Arora & QtWebKit Trunk

Published Monday April 28th, 2008
8 Comments on Arora & QtWebKit Trunk
Posted in Qt, WebKit


The demo browser in Qt 4.4 has obtained a lot of attention and interest. Now that 4.4 is almost out I have forked it and started a new project called Arora where development can continue, features can be added, and anyone who wants can contribute. The source code is in a Git repository and is currently hosted on github. Along with some improvements and features there are autotest and manual tests. Git (and GitHub) makes it pretty easy for new developers to a project to fork off a branch to develop features that can be later merged back into the project. Feel free to grab the source and add the feature that you miss the most or take one of the fun items off the TODO list. To any artists out there we need an icon to match the new name. Given that this is a fork of the demo future news on Arora will be on the project’s home page or on the Arora blog.

QtWebKit & WebKit trunk

In an effort to stabilize QtWebKit before the 4.4 release QtWebKit was forked from WebKit about six months ago. This is why the acid3 test score in Qt4.4 didn’t match the latest Safari. Now that 4.4 is almost out the door work has begun on integrating the changes into WebKit trunk for 4.5. Not everything is in yet, but already a lot works and it is very exciting. I’ll let this screen shot speak for itself:


The remaining failing tests mostly relate to SVG Fonts. If you are interested in helping out feel free to join #webkit or #qtwebkit on freenode. Instructions on how to build Arora with QtWebKit trunk can be found in the Arora source wiki page.

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Posted in Qt, WebKit


David Johnson says:

Please keep the Arora sources easy to read and understand, just like the webkit demo. Small learning curves prevent bashed shins…

ds says:


bob says:

Too bad gtk+ recently just got 100 :/

Enrico Ros says:

Wow, sounds like a big improvement!! The current QtWebkit-4.4 scores only 44 (IIRC) in acid3.
Bob: don’t worry about gnome: what we have here is an unprecedented integration of top class gui and web programming. It’s just hard to understand, right now, the immense potential of bridging that gap πŸ™‚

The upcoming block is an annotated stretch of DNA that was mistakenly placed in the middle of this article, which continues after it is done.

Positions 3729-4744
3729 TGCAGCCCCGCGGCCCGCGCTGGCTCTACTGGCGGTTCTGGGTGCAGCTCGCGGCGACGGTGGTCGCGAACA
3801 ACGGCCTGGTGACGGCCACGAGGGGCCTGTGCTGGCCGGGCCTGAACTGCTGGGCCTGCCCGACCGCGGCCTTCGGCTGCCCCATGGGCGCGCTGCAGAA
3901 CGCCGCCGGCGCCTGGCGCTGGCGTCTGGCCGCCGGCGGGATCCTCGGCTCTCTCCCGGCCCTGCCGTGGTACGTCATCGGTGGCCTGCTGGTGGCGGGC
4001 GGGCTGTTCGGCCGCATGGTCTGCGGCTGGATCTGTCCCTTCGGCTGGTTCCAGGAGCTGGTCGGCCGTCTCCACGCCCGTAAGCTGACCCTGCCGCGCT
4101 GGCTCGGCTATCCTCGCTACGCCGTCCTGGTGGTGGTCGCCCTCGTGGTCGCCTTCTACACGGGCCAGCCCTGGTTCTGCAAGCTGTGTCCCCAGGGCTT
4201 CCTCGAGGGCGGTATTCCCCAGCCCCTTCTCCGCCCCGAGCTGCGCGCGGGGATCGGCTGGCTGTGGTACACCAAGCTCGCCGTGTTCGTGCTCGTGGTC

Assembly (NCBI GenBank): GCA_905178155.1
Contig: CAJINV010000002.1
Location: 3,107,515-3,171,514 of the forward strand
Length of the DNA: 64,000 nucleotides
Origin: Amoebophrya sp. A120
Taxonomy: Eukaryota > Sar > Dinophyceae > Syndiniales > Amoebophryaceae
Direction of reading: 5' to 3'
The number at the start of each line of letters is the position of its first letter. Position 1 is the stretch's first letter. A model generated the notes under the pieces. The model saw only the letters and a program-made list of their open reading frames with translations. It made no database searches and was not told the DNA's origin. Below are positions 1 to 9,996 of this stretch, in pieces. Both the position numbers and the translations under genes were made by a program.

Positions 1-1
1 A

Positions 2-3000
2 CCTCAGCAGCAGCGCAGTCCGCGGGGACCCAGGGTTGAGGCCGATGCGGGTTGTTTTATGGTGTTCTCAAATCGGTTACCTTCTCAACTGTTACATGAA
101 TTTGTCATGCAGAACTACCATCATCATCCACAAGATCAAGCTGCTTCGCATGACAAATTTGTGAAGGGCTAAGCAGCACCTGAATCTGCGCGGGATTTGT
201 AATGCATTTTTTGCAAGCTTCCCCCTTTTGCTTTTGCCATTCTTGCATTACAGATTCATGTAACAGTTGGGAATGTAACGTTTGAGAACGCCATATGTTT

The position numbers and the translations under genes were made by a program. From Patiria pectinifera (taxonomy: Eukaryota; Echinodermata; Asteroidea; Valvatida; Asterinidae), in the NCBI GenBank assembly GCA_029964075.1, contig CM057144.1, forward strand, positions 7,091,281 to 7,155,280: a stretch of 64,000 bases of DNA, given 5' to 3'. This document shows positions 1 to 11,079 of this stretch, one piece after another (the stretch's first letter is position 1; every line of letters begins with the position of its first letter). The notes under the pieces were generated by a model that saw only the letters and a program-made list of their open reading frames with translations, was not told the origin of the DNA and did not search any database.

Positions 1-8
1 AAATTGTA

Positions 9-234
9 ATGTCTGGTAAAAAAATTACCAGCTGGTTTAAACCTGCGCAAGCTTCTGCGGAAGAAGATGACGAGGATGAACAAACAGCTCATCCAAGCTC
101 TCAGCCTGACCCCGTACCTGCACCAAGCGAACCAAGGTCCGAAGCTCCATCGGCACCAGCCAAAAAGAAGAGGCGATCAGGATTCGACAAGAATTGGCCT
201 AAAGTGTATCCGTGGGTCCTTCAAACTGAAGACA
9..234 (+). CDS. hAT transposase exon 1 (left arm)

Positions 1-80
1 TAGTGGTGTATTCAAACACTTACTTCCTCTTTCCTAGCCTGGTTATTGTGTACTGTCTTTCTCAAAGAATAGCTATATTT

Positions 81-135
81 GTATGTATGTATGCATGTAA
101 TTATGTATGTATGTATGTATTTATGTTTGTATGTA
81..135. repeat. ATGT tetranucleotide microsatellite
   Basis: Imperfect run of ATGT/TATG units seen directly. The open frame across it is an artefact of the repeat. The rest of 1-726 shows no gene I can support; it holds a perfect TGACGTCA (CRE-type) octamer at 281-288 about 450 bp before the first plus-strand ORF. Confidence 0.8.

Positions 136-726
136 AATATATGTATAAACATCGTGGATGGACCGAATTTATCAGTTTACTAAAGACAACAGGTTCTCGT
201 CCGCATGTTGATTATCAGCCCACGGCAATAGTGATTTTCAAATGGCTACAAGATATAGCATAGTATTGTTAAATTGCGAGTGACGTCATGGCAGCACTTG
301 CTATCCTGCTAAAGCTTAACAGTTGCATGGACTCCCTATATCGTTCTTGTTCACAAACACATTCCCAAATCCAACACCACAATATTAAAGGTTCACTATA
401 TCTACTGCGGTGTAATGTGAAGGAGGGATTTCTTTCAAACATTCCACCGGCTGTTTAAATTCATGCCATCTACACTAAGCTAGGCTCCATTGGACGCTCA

Thanks Benjamin, GO ARORA !!!

xet7 says:

There’s article about Qt 4.4 at slashdot:

There one AC said:
“Vladimir just posted about working more on Qt for Firefox – – the more devs that can help, the quicker this will happen.”

(I haven’t checked if someone told about this already)

Although I understand the method and source, it’s been nothing short of amazing to see Qt go from horrible HTML to almost as capable as Safari in such a short time. Really, I think this is an awesome display of open source cooperation.

Adam Higerd says:

What’s so different about trunk and 4.4 that it would have to wait for 4.5 to release? Could it not be released in, say, 4.4.1? Obviously it has to be binary-compatible or it wouldn’t even be allowed into 4.5, so unless we’re talking about some new public API requirements not present in 4.4.0, I don’t see why it couldn’t be out sooner.

Mildred says:

The web inspector looks awsome … But somehow I managed to inspect the inspector itself (right click, maintain the click with the mouse and use the keyboard to select the ‘inspect’ entry). Why can’t that be done using QT. For once I thought that QT was able to do as well as Mac OS X. Not to say that it can’t, but that can’t be a proof of it i think.
I especially like the panel on the left. So cute.

Please keep going, that’s really amazing.

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